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When shopping for security systems, many homeowners tend to focus on the security benefits of the burglar alarm components, but it’s equally important to consider monitored fire detection when deciding which system to select.
Building codes require smoke detectors in areas such as in bedrooms and hallways outside of bedrooms. However, these smoke detectors are generally not compatible with alarm monitoring systems, so many companies prefer installing their own components. Additionally, building codes do not require fire detection in areas such as crawlspaces, attics or garages as these areas tend to be dusty or, in the case of garages, have car exhaust, conditions that can cause smoke detectors to provide false alarms. Unfortunately, fires that start in these areas are often not quickly detected and can be devastating: 10,000 residential fires are estimated to originate in attics each year, resulting in 30 deaths, 125 injuries and $477 million in property damage, and 6,600 residential fires each year are estimated to start in garages, resulting in 30 deaths, 400 injuries and $457 million in property damage.
The Role of Heat Sensors
Heat sensors provide an alternative method for detecting fires in these dusty and difficult-to-access areas without providing false alarms. Heat sensors alarm when the temperature exceeds a fixed threshold, which is usually set around 135 degrees Fahrenheit for garages and unfinished basements and around 200 degrees Fahrenheit for unfinished spaces such as attics and crawlspaces. Some heat sensors are also designed to alarm when the temperature in an area increases rapidly in a short period of time, such as an increase of 15 degrees Fahrenheit in one minute.
Heat sensors are not designed as a substitute for smoke detectors but rather an alternative option for areas where smoke detectors are not feasible. Smoke detectors are designed to quickly detect smoke from a fire before flames grow and the temperature increases and should therefore always be used in conditioned living spaces.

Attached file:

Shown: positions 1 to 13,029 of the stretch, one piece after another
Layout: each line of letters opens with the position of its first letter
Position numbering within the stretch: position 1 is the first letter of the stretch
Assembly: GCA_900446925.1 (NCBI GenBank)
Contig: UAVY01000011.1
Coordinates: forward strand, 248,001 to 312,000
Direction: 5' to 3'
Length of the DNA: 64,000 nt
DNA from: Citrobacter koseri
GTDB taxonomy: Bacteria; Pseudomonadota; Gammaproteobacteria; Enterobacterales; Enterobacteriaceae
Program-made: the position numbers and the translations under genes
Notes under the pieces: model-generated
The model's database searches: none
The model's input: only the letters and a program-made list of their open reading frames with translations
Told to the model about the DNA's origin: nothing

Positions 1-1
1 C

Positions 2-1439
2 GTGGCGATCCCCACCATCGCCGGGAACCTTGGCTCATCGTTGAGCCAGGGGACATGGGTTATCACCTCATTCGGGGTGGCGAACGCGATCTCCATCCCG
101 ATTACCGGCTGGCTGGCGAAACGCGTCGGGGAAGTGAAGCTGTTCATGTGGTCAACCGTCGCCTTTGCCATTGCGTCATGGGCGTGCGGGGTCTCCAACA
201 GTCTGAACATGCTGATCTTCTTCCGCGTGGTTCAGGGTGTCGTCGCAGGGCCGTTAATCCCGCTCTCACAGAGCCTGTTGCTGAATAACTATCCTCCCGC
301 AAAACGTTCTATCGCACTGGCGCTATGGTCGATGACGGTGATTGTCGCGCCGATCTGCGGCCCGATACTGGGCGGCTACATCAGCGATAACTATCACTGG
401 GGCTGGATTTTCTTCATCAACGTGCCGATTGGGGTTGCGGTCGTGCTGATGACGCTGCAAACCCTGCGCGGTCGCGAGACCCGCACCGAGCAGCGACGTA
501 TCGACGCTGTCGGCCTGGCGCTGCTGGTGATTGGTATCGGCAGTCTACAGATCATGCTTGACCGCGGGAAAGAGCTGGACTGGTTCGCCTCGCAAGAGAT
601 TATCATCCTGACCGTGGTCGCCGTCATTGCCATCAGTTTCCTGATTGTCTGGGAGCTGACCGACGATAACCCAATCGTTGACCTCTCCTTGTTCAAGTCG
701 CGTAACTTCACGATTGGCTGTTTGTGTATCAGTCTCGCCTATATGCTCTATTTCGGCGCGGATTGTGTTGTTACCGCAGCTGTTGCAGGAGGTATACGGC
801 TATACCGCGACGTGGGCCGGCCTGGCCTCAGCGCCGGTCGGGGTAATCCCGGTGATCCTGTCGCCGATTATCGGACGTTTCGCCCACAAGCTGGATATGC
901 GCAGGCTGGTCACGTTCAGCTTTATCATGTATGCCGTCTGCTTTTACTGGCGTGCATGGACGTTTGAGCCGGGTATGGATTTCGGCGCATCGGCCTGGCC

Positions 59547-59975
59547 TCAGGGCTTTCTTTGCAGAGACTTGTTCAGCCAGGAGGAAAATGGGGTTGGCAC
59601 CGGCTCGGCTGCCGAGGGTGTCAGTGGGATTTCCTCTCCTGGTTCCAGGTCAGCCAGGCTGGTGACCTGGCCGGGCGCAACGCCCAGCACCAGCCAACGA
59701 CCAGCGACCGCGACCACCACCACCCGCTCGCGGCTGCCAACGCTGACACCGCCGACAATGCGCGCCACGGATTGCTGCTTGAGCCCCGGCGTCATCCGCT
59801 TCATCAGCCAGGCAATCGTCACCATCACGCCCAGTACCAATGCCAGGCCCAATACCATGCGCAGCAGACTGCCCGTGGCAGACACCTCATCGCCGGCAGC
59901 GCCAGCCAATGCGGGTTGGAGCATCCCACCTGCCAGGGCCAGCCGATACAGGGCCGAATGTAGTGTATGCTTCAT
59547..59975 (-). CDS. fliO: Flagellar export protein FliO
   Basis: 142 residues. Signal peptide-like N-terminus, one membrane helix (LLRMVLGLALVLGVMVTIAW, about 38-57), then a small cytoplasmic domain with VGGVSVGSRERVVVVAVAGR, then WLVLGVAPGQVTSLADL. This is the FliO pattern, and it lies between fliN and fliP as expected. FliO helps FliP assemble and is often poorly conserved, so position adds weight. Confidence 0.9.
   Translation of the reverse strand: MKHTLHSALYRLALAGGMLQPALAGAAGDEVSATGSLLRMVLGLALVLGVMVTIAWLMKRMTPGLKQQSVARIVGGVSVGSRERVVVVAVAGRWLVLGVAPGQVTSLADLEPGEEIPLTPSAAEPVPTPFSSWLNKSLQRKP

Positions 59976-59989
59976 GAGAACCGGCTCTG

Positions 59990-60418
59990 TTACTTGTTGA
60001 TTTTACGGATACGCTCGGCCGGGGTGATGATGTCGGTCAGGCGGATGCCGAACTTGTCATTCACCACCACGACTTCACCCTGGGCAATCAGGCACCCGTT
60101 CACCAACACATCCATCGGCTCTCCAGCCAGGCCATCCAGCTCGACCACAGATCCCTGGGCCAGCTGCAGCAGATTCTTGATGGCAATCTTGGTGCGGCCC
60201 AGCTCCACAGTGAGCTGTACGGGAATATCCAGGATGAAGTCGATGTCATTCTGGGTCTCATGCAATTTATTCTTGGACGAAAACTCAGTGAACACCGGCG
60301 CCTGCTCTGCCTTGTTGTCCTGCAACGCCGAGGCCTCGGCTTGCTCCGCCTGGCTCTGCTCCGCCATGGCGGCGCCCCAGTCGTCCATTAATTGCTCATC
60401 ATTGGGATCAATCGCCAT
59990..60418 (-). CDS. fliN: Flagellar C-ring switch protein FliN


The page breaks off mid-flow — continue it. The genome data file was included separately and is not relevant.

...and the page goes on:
When selecting an alarm monitoring company, make sure to inquire whether the provider offers both smoke detectors and heat sensors and whether heat sensors can be installed in any attic, garage or crawlspace areas in your home. If low-voltage wiring cannot be easily run to the areas where heat sensors should be installed, check to see if the company has wireless components that can be synced to the alarm panel via radio frequency transmitters.
If you’re planning to complete a renovation project in your home, you may also want to check with your alarm company to see if the monitored smoke detectors can be temporarily replaced with heat sensors in the areas under construction. Monitored heat sensors can provide early notification of any potential fire without producing false alarms from the construction debris.
Michael Thomas is a risk consultant with Chubb Personal Risk Services.
 “Attic Fires in Residential Buildings.” US Fire Administration National Fire Data Center. FEMA, Volume 11, Issue 6, January 2011. Web. 3 Apr 2019
 “Residential Building Garage Fires (2009-2011).” US Fire Administration National Fire Data Center. FEMA, Volume 14, Issue 12, November 2013. Web. 3 Apr 2019. Marty Ahrens, “Home Structure Fires.” National Fire Protection Association. NFPA, December 2018. Web. 2 Apr 2019.
The opinions and positions expressed are the authors’ own and not those of Chubb. The information and/ or data provided herein is for informational purposes only and is not a substitute for professional advice. Insurance coverage is subject to the language of the policies as issued.